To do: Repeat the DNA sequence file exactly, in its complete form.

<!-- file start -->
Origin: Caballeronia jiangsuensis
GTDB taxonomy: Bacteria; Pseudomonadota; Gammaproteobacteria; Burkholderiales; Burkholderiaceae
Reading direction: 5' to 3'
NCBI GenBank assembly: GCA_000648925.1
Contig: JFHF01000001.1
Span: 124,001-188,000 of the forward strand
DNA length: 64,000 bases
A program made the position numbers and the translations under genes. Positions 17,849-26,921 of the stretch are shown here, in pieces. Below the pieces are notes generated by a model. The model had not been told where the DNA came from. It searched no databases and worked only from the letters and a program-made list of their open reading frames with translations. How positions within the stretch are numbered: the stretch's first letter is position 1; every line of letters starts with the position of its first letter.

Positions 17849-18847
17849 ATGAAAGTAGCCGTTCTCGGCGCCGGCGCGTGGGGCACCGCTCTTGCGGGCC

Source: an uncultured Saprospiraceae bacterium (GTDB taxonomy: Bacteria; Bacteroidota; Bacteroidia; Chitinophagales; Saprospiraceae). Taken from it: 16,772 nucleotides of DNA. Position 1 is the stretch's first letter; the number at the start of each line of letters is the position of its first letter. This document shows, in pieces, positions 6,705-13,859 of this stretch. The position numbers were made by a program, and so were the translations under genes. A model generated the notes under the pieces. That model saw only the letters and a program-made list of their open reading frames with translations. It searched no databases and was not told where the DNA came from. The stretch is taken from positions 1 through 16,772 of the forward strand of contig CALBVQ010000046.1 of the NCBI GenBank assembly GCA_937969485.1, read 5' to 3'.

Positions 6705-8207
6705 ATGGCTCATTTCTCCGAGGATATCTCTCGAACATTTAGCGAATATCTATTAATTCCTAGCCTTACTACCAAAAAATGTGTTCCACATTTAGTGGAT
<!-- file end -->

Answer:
Origin: Caballeronia jiangsuensis
GTDB taxonomy: Bacteria; Pseudomonadota; Gammaproteobacteria; Burkholderiales; Burkholderiaceae
Reading direction: 5' to 3'
NCBI GenBank assembly: GCA_000648925.1
Contig: JFHF01000001.1
Span: 124,001-188,000 of the forward strand
DNA length: 64,000 bases
A program made the position numbers and the translations under genes. Positions 17,849-26,921 of the stretch are shown here, in pieces. Below the pieces are notes generated by a model. The model had not been told where the DNA came from. It searched no databases and worked only from the letters and a program-made list of their open reading frames with translations. How positions within the stretch are numbered: the stretch's first letter is position 1; every line of letters starts with the position of its first letter.

Positions 17849-18847
17849 ATGAAAGTAGCCGTTCTCGGCGCCGGCGCGTGGGGCACCGCTCTTGCGGGCC

Source: an uncultured Saprospiraceae bacterium (GTDB taxonomy: Bacteria; Bacteroidota; Bacteroidia; Chitinophagales; Saprospiraceae). Taken from it: 16,772 nucleotides of DNA. Position 1 is the stretch's first letter; the number at the start of each line of letters is the position of its first letter. This document shows, in pieces, positions 6,705-13,859 of this stretch. The position numbers were made by a program, and so were the translations under genes. A model generated the notes under the pieces. That model saw only the letters and a program-made list of their open reading frames with translations. It searched no databases and was not told where the DNA came from. The stretch is taken from positions 1 through 16,772 of the forward strand of contig CALBVQ010000046.1 of the NCBI GenBank assembly GCA_937969485.1, read 5' to 3'.

Positions 6705-8207
6705 ATGGCTCATTTCTCCGAGGATATCTCTCGAACATTTAGCGAATATCTATTAATTCCTAGCCTTACTACCAAAAAATGTGTTCCACATTTAGTGGAT